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 Post subject: Steam whistles anyone?
PostPosted: Wed Sep 25, 2019 8:25 pm 

Joined: Tue Aug 27, 2019 9:48 pm
Posts: 111
Location: Milford,Ma
Are there any steam whistle enthusiasts on this forum?
The Ashton Valve Company made a line of steam whistles for locomotives, boats, factory buildings, etc.
Tell us about your whistle?

Here's an Ashton Valve being tested.
https://www.youtube.com/watch?v=TtuMlzU3W9w

https://www.steamlocomotive.com/appliances/whistle.php

https://www.classicsteamengineering.com ... info.1387/


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 Post subject: Re: Steam whistles anyone?
PostPosted: Thu Sep 26, 2019 12:20 pm 

Joined: Fri Aug 27, 2004 4:02 pm
Posts: 1214
Location: Back in NE Ohio
I don't know if they are still doing it, but for years there has been a "whistle blow" the Saturday after Thanksgiving at the old B&O station in Youngstown, OH, using access to the municipal steam supply. I believe one of our moderators, Rick Rowlands, of Youngstown Steel Heritage was involved with it, so he might know more. I went one year, 2011, because a couple of Midwest Railway Preservation Society members brought the whistle from GTW Mike #4070 to blow. I hadn't heard it for at least 20 years, plus they were allowing onlookers the chance to blow any of the whistles for a nominal donation, so I couldn't resist that.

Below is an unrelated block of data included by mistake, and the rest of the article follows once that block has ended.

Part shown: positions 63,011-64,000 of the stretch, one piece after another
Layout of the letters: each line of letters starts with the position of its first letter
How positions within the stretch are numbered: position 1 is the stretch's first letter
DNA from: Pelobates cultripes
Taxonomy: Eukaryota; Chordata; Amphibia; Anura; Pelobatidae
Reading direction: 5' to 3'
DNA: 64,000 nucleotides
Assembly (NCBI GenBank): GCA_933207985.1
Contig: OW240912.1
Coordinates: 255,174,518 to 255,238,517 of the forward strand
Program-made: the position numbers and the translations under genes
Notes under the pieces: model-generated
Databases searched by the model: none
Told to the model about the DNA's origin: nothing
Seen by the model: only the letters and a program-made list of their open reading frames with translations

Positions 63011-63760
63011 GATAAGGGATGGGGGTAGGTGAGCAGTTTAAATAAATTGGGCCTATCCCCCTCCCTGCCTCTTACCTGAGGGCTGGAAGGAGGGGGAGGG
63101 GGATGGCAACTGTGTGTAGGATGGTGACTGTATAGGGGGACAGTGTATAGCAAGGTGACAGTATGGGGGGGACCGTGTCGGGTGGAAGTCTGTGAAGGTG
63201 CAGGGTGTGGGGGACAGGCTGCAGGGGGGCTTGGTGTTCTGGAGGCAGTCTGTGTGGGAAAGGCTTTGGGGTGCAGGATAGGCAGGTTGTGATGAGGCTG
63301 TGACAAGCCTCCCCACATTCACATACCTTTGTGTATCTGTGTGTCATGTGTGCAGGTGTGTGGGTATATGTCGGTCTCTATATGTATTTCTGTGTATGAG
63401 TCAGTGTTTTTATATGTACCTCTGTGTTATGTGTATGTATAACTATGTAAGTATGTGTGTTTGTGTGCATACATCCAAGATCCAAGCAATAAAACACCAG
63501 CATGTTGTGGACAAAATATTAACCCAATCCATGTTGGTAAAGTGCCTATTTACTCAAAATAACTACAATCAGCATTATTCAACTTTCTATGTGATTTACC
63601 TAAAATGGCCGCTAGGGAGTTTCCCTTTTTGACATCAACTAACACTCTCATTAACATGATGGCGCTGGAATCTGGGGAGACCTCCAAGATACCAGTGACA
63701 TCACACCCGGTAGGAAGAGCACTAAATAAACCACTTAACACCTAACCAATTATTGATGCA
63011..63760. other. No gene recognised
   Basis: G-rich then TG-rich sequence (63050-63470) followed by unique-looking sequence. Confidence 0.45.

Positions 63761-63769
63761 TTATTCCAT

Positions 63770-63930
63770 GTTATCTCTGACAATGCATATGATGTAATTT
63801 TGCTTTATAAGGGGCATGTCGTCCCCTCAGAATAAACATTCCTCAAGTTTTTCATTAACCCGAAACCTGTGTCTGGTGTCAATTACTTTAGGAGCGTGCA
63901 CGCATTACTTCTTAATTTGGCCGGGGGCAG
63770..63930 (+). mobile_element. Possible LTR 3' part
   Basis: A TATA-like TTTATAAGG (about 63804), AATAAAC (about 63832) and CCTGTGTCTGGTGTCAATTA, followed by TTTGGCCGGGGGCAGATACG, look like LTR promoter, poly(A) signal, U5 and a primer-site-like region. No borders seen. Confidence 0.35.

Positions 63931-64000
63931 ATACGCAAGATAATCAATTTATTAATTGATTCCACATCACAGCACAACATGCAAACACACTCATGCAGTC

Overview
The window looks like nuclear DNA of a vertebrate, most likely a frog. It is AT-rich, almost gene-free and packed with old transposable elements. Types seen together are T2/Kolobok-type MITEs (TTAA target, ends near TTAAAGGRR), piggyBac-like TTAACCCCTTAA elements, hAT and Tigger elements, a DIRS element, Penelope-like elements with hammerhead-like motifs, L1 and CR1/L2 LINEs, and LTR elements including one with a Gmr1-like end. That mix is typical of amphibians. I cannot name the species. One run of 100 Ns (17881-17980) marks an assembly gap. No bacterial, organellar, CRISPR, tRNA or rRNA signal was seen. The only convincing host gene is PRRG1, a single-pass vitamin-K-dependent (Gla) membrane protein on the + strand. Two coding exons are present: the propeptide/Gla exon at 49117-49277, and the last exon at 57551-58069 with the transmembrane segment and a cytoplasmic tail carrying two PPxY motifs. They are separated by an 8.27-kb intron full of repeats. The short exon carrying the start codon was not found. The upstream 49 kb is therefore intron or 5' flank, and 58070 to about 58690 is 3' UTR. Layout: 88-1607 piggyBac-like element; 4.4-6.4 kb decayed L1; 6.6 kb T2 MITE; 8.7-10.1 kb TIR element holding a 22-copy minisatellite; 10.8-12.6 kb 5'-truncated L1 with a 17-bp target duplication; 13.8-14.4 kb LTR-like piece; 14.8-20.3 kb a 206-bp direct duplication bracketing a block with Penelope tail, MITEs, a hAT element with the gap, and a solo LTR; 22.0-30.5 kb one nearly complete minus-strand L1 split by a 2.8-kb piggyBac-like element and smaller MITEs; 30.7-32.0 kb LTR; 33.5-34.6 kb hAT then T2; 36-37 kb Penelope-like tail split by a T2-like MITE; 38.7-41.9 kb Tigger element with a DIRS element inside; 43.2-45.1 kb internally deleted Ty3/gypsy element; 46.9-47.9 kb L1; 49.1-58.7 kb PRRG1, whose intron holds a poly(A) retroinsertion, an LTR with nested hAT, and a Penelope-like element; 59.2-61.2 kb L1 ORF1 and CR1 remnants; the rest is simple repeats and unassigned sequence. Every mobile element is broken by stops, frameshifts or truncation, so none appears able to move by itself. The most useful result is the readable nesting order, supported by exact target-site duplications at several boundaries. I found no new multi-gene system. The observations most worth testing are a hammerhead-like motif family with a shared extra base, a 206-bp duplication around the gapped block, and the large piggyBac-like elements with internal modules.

Anyway, they had so many whistles that they would put 10 or so on the trailer mounted muffle - is that the right term? - at a time, which took about 30 minutes or so between sessions to set up. So the event went most of the day. I was greatly surprised at one point when they announced a Southern Pacific homemade five chime whistle, and what came out was the exact sound of the "Hooterville Cannonball" from the 1960's TV show Petticoat Junction, which was stock sound from the studio on the show's soundtrack, and not from the whistle on Sierra Ry. #3. I've never heard that sound from any other steam whistle. I'm guessing that because they were homemade and hand-built there was some variation in the tone of the chambers? I'd be interested in knowing how many have that particular sound - and if there are any others in existence?